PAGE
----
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[media]In the late 1870's Glebe was becoming a more sophisticated suburb with the creation of three public buildings near the corner of St Johns and Glebe Point Road.  Designed by the Colonial Architect James Barnet, a police station, a post office and courthouse were built within close proximity to each other.
[media]The courthouse is a fine example of Victorian Italianate architecture adapted to suit its suburban location. The building has a classical facade and the courtroom features coffered ceilings in dark timber. There is also a small stone cottage at the rear, dating from around 1840, that was used as the earlier courthouse. 
Formerly, the Sydney metropolitan police area comprised just two courts: the Central Sydney [media]and Water Police courts. By 1889 an additional four courts had been added in Newtown, Redfern, Balmain and St Leonards. These six courts were presided over by nine stipendiary magistrates  that included one acting and two deputy stipendiaries.  The increase in population in Sydney led to an increase demand for courts to deal with local litigation and petty crime.
An ornament to Glebe
[media]The New South Wales government purchased land for the proposed Glebe courthouse in 1888 for 800 pounds; a further 4,000 pounds was allocated for the building.  In January 1889 the government called for tenders to erect the courthouse  and James Barnet was successful. While the courthouse was built in 1889, it was not used for the first time until 26 February 1890 when the city coroner commenced an inquiry into a local fire. At this time the structure, was described as being:
…splendidly fitted up and carpeted, and it is acknowledged by judges to be superior to any other suburban police court. 
Use as a courthouse
By early April 1890, the courthouse had only been used on seven occasions for revision courts.  Frustrated that the building was still not open for business as a courthouse, aldermen on Glebe Council wrote a letter of complaint to the Minister for Justice demanding to know why. 
Mr TJ Houghton, MLA, responded with the advice that the department was not prepared to appoint additional stipendiary magistrates without which the building could not be used for court purposes. Houghton suggested that the council take control of the building and use it for 'public interest (notably as a school of arts)'.  This caused much discussion among the council but with no clear resolution. Aldermen on Paddington council were also pressuring the government to open the Paddington courthouse that was built in 1889 and still not in use.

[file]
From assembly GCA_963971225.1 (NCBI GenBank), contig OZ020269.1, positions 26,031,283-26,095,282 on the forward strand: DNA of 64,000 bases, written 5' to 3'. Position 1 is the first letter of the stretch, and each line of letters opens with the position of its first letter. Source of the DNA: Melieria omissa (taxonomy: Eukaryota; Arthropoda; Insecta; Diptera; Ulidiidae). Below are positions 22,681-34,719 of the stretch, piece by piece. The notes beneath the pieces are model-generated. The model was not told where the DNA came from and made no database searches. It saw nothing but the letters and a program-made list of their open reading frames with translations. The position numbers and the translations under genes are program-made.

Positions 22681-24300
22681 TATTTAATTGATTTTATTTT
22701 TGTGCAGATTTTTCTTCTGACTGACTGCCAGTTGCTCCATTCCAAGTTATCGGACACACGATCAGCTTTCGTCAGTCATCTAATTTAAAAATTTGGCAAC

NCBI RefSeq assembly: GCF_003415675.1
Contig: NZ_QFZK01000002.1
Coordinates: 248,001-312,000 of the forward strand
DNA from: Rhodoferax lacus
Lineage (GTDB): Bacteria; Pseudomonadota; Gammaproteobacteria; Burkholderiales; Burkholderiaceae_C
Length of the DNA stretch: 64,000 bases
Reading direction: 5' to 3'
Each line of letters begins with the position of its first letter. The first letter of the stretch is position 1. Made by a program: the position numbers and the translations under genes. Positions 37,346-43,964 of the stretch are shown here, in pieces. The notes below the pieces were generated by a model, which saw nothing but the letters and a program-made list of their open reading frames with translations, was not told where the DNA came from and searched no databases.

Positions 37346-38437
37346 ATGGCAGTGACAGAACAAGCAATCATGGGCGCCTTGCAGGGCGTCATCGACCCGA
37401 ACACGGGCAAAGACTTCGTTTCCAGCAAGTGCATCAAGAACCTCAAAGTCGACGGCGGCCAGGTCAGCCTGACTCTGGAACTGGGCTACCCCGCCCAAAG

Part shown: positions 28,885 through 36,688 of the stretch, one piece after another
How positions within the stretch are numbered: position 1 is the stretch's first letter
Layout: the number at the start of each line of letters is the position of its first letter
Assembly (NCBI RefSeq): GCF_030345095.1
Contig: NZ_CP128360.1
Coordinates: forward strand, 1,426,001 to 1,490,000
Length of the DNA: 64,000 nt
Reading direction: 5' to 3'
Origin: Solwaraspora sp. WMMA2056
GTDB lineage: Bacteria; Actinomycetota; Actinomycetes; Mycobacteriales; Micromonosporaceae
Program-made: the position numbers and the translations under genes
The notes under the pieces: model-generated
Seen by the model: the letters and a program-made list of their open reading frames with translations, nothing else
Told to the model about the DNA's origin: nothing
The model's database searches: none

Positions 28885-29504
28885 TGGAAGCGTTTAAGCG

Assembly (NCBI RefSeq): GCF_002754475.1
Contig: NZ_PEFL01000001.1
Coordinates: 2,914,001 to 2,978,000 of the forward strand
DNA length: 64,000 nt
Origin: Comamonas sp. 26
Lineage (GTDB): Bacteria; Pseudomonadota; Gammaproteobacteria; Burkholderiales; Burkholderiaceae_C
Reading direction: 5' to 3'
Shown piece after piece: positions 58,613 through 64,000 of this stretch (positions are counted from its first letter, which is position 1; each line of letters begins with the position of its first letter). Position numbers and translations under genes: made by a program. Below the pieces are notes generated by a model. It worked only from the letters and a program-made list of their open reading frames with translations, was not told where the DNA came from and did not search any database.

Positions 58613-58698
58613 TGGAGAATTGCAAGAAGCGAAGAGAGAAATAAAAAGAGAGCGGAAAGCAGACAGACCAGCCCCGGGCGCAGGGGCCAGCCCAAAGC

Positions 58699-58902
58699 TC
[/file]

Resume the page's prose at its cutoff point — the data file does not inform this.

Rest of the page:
By 1892 the Minister for Justice, Mr RE O'Connor, advised that:
…having failed to find any other use to which to put the new Paddington and Glebe courthouses,…(it has been) decided that they shall be opened as the beginning of the next year and used for the purposes for which they were built. 
On 4 April 1893 the court was opened for local police business. The opening was 'strictly informal and no ceremony of any sort observed'. 
The end of the courthouse
[media]By 1976 the courthouse was no longer in use as a court.  It has subsequently been used as a space for meetings and a venue by the Glebe Music Festival. Today the courthouse is leased as office space administered by the Attorney General's Deportment.
Bridges, Peter. Historic Court Houses of New South Wales. Sydney: Public Works Department, NSW, History Project: Hale & Iremonger, c1986.
Glebe Courthouse. NSW Office of Environment & Heritage, State Heritage Register. http://www.environment.nsw.gov.au/heritageapp/ViewHeritageItemDetails.aspx?ID=3080058, viewed 30 October 2015.
Solling, Max. 'The Institutional Life of Glebe' in Grandeur & Grit: A History of Glebe. Ultimo, NSW: Halstead Press, 2007.
 Max Solling, 'The Institutional Life of Glebe' in Grandeur & Grit: A History of Glebe (Ultimo, NSW: Halstead Press, 2007), 108–152
 'Glebe Courthouse', NSW Office of Environment and Heritage, State Heritage Register, http://www.environment.nsw.gov.au/heritageapp/ViewHeritageItemDetails.aspx?ID=3080058, viewed 22 October, 2015
 In 1881, the first six stipendiary magistrates were appointed by Governor Loftus to deal with criminal summary offences in the Sydney district under the Metropolitan Magistrates Act 1881. This was a result of the difficulty in getting legally skilled lay justices to sit in summary trials. New South Wales, Parliament Journal 65, part 1(Sydney: New South Wales, Parliament, Legislative Council, 1904): 16
 Australian Town and Country Journal, 31 August 1889
 (Consolidated Fund) Appropriation Act 1888, available online http://www.austlii.edu.au/au/legis/nsw/num_act/aao1888n26222.pdf, viewed 30 October, 2015
 The Sydney Morning Herald, 3 January 1889, 7
 Evening News, 26 February 1890, 5
 Evening News, 6 April 1890, 2
 The Sydney Morning Herald, 6 March, 1890 5
 Evening News, 6 April 1890, 2
 Evening News, 10 October 1892, 2
 Evening News, 4 April 1893, 3
 The Sydney Morning Herald, 16 March 1976, 4